California Criminal Jury Instructions (CALCRIM) (2017)

625. Voluntary Intoxication: Effects on Homicide Crimes

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I. IMPAIRMENT DEFENSE
625.Voluntary Intoxication: Effects on Homicide Crimes (Pen.
Code, § 29.4)
You may consider evidence, if any, of the defendant’s voluntary
intoxication only in a limited way. You may consider that evidence only
in deciding whether the defendant acted with an intent to kill[,] [or] [the
defendant acted with deliberation and premeditation[,]] [[or] the
defendant was unconscious when (he/she) acted[,]] [or the defendant
<insert other specific intent required in a homicide charge or
other charged offense>.]
A person is voluntarily intoxicated if he or she becomes intoxicated by
willingly using any intoxicating drug, drink, or other substance knowing
that it could produce an intoxicating effect, or willingly assuming the
risk of that effect.
You may not consider evidence of voluntary intoxication for any other
purpose.
New January 2006; Revised August 2014, February 2016
BENCH NOTES
Instructional Duty
With the statutory elimination of diminished capacity as a defense, there is no sua
sponte duty to instruct on the effect of voluntary intoxication on the mental states
required for homicide. (Pen. Code, § 28(b); People v. Saille (1991) 54 Cal.3d 1103,
1119–1120 [2 Cal.Rptr.2d 364, 820 P.2d 588].) However, subsequent cases affirm
that voluntary intoxication can be used to negate an element of the crime that must
be proven by the prosecution. (People v. Reyes (1997) 52 Cal.App.4th 975, 982 [61
Cal.Rptr.2d 39]; People v. Visciotti (1992) 2 Cal.4th 1, 56–57 [5 Cal.Rptr.2d 495,
825 P.2d 388].) Such an instruction is a “pinpoint” instruction, which must be
given on request when there is sufficient evidence supporting the theory. (People v.
Saille, supra, 54 Cal.3d at p. 1120.)
Include the bracketed language regarding unconsciousness if the court also gives
CALCRIM No. 626, Voluntary Intoxication Causing Unconsciousness: Effects on
Homicide Crimes.
If the defendant is charged with a homicide crime that has as an element an
additional specific intent requirement other than intent to kill, include the required
intent in the last bracketed portion of the second sentence. For example, if the
defendant is charged with torture murder, include “whether the defendant intended
to inflict extreme and prolonged pain.” Or, if the defendant is charged with felony-
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murder, insert intent to commit the felony where indicated. Similarly, if the
defendant is also charged with a nonhomicide crime with a specific intent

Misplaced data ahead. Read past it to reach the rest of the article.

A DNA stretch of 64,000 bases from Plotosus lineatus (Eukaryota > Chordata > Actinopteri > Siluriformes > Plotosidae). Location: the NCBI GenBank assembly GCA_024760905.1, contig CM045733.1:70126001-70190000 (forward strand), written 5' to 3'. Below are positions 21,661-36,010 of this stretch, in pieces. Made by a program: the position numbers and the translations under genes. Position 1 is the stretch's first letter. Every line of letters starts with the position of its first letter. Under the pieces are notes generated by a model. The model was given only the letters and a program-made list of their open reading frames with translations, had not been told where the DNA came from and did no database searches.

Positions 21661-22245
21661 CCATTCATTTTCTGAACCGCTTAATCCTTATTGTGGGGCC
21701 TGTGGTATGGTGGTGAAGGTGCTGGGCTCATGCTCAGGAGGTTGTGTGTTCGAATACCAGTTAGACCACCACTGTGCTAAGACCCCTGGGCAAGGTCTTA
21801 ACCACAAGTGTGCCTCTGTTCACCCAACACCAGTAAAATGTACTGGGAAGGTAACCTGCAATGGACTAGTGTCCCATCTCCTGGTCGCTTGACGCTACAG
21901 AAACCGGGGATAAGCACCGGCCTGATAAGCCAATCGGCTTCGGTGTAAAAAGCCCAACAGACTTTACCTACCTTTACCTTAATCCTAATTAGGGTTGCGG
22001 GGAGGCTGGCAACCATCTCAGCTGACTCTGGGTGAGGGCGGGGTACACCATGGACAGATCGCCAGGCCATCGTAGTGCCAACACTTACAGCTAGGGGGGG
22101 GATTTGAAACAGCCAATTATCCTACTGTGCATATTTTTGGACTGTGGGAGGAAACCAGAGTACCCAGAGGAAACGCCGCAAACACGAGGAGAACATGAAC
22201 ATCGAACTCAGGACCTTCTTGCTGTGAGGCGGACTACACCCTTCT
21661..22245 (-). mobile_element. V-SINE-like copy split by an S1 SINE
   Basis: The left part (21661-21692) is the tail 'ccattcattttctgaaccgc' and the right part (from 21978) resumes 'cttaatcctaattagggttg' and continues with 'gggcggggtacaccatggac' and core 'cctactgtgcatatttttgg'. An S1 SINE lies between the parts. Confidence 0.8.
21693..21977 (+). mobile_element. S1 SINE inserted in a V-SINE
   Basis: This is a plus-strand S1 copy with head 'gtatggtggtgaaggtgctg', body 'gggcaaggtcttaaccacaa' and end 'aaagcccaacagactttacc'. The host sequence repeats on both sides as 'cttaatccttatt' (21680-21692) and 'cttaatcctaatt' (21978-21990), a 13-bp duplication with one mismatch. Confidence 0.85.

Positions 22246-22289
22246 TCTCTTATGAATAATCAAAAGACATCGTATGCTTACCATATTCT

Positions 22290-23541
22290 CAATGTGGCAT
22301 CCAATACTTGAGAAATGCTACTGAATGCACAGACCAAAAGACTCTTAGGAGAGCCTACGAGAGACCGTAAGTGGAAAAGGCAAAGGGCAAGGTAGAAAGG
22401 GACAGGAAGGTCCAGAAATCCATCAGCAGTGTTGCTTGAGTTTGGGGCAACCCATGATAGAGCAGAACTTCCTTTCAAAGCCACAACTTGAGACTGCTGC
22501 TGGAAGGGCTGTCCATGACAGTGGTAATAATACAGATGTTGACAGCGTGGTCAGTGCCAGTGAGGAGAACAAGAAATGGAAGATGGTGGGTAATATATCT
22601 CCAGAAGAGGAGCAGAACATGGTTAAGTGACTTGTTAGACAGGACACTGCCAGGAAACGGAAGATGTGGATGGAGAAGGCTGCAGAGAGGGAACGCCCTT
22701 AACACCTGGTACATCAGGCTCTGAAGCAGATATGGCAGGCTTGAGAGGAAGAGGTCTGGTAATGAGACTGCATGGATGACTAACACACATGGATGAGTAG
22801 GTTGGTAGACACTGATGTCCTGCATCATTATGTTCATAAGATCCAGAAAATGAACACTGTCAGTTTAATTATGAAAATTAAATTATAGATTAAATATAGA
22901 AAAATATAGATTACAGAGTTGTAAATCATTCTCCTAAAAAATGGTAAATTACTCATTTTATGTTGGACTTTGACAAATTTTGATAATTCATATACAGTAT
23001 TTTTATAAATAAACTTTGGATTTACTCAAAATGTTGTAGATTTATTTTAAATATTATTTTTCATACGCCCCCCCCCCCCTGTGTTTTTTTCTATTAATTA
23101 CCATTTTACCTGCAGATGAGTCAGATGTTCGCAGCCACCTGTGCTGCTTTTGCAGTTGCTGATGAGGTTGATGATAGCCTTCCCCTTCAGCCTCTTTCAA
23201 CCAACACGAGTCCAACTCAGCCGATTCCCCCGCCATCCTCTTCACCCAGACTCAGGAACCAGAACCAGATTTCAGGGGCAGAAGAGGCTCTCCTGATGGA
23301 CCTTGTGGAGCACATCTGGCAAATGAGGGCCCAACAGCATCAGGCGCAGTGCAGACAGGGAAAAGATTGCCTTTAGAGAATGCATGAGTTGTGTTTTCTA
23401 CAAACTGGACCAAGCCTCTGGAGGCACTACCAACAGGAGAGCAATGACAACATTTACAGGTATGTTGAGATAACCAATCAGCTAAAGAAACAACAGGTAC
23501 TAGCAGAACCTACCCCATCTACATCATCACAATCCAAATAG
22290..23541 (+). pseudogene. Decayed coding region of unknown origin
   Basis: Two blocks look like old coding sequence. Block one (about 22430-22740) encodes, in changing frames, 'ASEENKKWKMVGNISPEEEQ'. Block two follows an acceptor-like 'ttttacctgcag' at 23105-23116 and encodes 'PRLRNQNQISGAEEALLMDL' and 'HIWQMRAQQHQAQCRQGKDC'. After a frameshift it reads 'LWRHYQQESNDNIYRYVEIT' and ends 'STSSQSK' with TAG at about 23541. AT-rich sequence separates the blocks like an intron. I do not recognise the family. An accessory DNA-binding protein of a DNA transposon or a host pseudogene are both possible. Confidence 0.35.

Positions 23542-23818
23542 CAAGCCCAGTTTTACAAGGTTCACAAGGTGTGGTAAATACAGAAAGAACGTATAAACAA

requirement, include that intent requirement. For example, if the defendant is
charged with murder and robbery, include “whether the defendant intended to
permanently deprive the owner of the property.”
AUTHORITY
• Voluntary Intoxication Defined. Pen. Code, § 29.4(c).
Unconsciousness Not Required. People v. Ray (1975) 14 Cal.3d 20, 28–29
[120 Cal.Rptr. 377, 533 P.2d 1017], disapproved on other grounds in People v.
Blakeley (2000) 23 Cal.4th 82, 89 [96 Cal.Rptr.2d 451, 999 P.2d 675].
• No Sua Sponte Duty to Instruct. People v. Saille (1991) 54 Cal.3d 1103, 1120
[2 Cal.Rptr.2d 364, 820 P.2d 588].
• Evidence of Intoxication Inapplicable to Implied Malice. Pen. Code, § 29.4(b);
People v. Martin (2000) 78 Cal.App.4th 1107, 1114–1115 [93 Cal.Rptr.2d 433].
• Applies to Attempted Murder. People v. Castillo (1997) 16 Cal.4th 1009,
1016 [68 Cal.Rptr.2d 648, 945 P.2d 1197].
• Voluntary Intoxication Relevant to Knowledge. People v. Reyes (1997) 52
Cal.App.4th 975, 982–986 [61 Cal.Rptr.2d 39].
• This Instruction Upheld. People v. Turk (2008) 164 Cal.App.4th 1361, 1381
[80 Cal.Rptr.3d 473]; People v. Timms (2007) 151 Cal.App.4th 1292, 1298 [60
Cal.Rptr.3d 677].
Secondary Sources
1 Witkin & Epstein, California Criminal Law (4th ed. 2012) Defenses, §§ 30–34.
3Millman, Sevilla & Tarlow, California Criminal Defense Practice, Ch. 73,
Defenses and Justifications, §§ 73.01[4], 73.04 (Matthew Bender).
6 Millman, Sevilla & Tarlow, California Criminal Defense Practice, Ch. 142,
Crimes Against the Person, §§ 142.01[3][d.1], [e], 142.02[1][e], [f], [2][b], [3][c]
(Matthew Bender).
RELATED ISSUES
General Instruction on Voluntary Intoxication
This instruction is a specific application of CALCRIM No. 3426, Voluntary
Intoxication, to homicide.
Unconsciousness
Unconsciousness (as defined in CALCRIM No. 3425, Unconsciousness) is not
required. (People v. Ray (1975) 14 Cal.3d 20, 28–29 [120 Cal.Rptr. 377, 533 P.2d
1017], disapproved on other grounds in People v. Blakeley (2000) 23 Cal.4th 82, 89
[96 Cal.Rptr.2d 451, 999 P.2d 675].)
Not Applicable in Murder Cases Based Exclusively on Implied Malice
This instruction is inapplicable to cases where the murder charge is exclusively
based on a theory of implied malice, because voluntary intoxication can only
CALCRIM No. 625 HOMICIDE
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negate express malice. (Pen. Code, § 29.4(b); People v. Martin (2000) 78
Cal.App.4th 1107, 1114–1115 [93 Cal.Rptr.2d 433].) Drunk-driving second degree
murder is one type of case that is typically based exclusively on an implied malice
theory.
HOMICIDE CALCRIM No. 625
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